The past couple of weeks have been all about money, sex and power.

It started like this: in a private session with my new teacher, we worked on money consciousness. When he asked me to visualise the consciousness of money, what showed up for me was an obese 60-something businessman in a suit. And he wasn’t a jolly, benevolent fat man – he was greedy and selfish and malevolent. He was the shadow of money… and he was my primary experience of it.

My facilitator suggested we park the shadow of money to one side and call in money’s highest expression. I saw a gorgeous shimmering constellation of pink and gold light. This was money as love. I realised I didn’t know this form of money because I’d had no experience of it.

I wanted to change that, so we did some work to fill me up with money-love. We created some future versions of me that embodied this kind of wealth. Now they are my advisory board – available when I need them to give me advice about how to skillfully navigate the world of work and business. Very cool.

And then we came back to the fat man. I tuned into what he was feeling… and he was terrified of everything he couldn’t control: nature and the feminine and the human heart. As I offered him compassion, I found myself saying “I’m so sorry you tried to destroy Mother Earth. I’m so sorry you lost your soul.” He collapsed to his knees, weeping. I kept sending love to both of us, because it was clear he’d never known money-love either. He needed it even more than I did.

So that was delightful. Two days later, full of money-love, I trotted off to a business networking breakfast in my hometown. The guest speaker was a social entrepreneur who’s doing something unprecedented in Australia: putting together a large hedge fund for impact investment, focusing on sustainable purpose-driven business. He’s bright and funny and open-hearted and inspiring. He’s also big – both physically and energetically.

After he’d spoken, I went up to tell him how much I’d enjoyed his presentation. He was friendly and welcoming and offered me his business card, in case I ever needed to contact him. I thanked him. There was a split second while I almost reached for my business cards and then hesitated, smiled and walked away… without giving him my card in return.

I sensed something important had happened, but it was too fast for me to track in real time.

The next day, sitting with my business colleague, we started talking about what could get in the way of reaching out to potential new clients. I offered up the seemingly small scenario with the business cards and we decided to look into it more closely. When I went back to the moment the big guy handed me his card and I decided not to give him mine, something freaky happened.

From my vantage point down around his chest, I looked up at his masculine silhouette. Suddenly, he changed – in a flash, he became an outline of a different yet familiar figure. Then he changed again. In the space of a few seconds, I saw every large man I’ve ever known who’s stood over me in a position of authority. There was my high school principal, several ex-bosses, a couple of ex-clients and a couple of ex-lovers. There were others I recognised, but not from this lifetime. It was a lineup of my experience in confronting male power… and it didn’t feel good.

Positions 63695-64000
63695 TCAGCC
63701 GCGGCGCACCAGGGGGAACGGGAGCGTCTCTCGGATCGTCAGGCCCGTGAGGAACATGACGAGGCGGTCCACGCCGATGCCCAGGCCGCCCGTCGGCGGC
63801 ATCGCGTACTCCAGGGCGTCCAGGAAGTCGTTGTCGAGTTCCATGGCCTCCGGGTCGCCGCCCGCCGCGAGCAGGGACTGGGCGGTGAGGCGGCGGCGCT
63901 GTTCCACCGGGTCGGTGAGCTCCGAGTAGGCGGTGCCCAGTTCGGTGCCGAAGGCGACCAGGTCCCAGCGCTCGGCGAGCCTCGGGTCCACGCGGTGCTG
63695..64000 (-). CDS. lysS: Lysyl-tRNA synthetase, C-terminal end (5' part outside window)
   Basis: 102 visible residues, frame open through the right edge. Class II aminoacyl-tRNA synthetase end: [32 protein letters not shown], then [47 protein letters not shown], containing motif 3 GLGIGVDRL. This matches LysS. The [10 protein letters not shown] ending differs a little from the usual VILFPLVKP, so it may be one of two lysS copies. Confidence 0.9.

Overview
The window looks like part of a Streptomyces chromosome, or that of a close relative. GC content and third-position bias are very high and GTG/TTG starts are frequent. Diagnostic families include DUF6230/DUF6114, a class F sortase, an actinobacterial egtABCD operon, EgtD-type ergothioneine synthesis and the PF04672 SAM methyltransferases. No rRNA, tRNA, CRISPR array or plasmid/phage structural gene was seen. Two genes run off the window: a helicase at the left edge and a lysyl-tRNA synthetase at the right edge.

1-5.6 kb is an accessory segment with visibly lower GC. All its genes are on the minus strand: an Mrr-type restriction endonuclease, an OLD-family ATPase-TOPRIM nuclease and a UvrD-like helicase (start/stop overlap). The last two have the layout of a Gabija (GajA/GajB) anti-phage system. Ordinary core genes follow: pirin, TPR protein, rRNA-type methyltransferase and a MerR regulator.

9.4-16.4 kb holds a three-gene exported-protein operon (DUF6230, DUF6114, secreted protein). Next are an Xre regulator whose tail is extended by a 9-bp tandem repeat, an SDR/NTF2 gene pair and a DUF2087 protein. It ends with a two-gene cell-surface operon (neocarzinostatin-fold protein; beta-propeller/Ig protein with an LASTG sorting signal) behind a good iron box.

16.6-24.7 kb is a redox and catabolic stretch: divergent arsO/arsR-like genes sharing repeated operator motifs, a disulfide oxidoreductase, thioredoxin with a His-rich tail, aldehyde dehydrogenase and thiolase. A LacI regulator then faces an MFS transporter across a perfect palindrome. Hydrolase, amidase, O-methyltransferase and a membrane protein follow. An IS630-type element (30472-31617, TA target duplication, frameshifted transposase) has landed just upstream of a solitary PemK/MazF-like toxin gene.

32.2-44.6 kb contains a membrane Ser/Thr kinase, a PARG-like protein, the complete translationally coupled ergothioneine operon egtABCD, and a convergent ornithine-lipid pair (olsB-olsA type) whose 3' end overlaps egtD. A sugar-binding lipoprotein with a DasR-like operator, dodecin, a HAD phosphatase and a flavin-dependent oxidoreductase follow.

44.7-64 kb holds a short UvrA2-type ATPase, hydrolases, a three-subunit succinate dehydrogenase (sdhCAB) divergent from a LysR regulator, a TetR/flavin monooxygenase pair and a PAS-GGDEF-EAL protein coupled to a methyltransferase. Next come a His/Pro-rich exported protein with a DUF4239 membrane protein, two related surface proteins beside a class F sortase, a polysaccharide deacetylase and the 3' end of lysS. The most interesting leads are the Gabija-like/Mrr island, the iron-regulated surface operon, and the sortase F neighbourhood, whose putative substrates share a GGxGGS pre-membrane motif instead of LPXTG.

I saw a series of scenes where I’d tried to stand and fight back against oppressive male power. In every instance, my resistance had gotten me killed. Sometimes I wasn’t alone – there were hundreds of other women with me as we were raped and tortured and killed for attempting to use our power. At some point, I got scared… and I started using different weapons to fight back.

Because I also saw – stretched across this life – a thread of resistance. I saw how consistently I’d shrunk from open confrontation with male power, all the while teasing it and manipulating it and colluding with it. I did whatever I believed it would take to stay alive. And all the time, I was terrified.

The pattern was there across my school years and my working life and my intimate relationships. It was ugly and it was unmistakeable… and it was still in place. Because even though I’ve done a lot of work around power (masculine and feminine, mine and his) the shadow of the karmic pattern was there in the moment I decided to take his business card and not give him mine. Because I decided he was big and I wasn’t. Because even in the face of a gentle social entrepreneur, a part of me still believed he would kill me if I claimed my power.

It took a little while to send compassion to all those different aspects of me. Once I’d integrated them all, the world felt different. I felt different. Less afraid. More willing to be seen and heard and felt.

The next day, I emailed the big man with an idea that could make his next venture more successful. I sent the message without attachment to the outcome, offering him my perspective and asking nothing in return. It felt clean and clear and strong. He responded within 24 hours and wants to meet up in a couple of weeks. It might not turn into anything, but that doesn’t really matter. What’s most important is that I planted my feet and stood tall and said “I might be able to help you”, even though he’s big.

As so often happens, I thought I was done with all this money/sex/power stuff after my encounter with the big man. I even had this blog posted drafted and ready to publish, with the moral of the story all gift wrapped and neatly presented. And as is so often the case, I wasn’t quite done yet.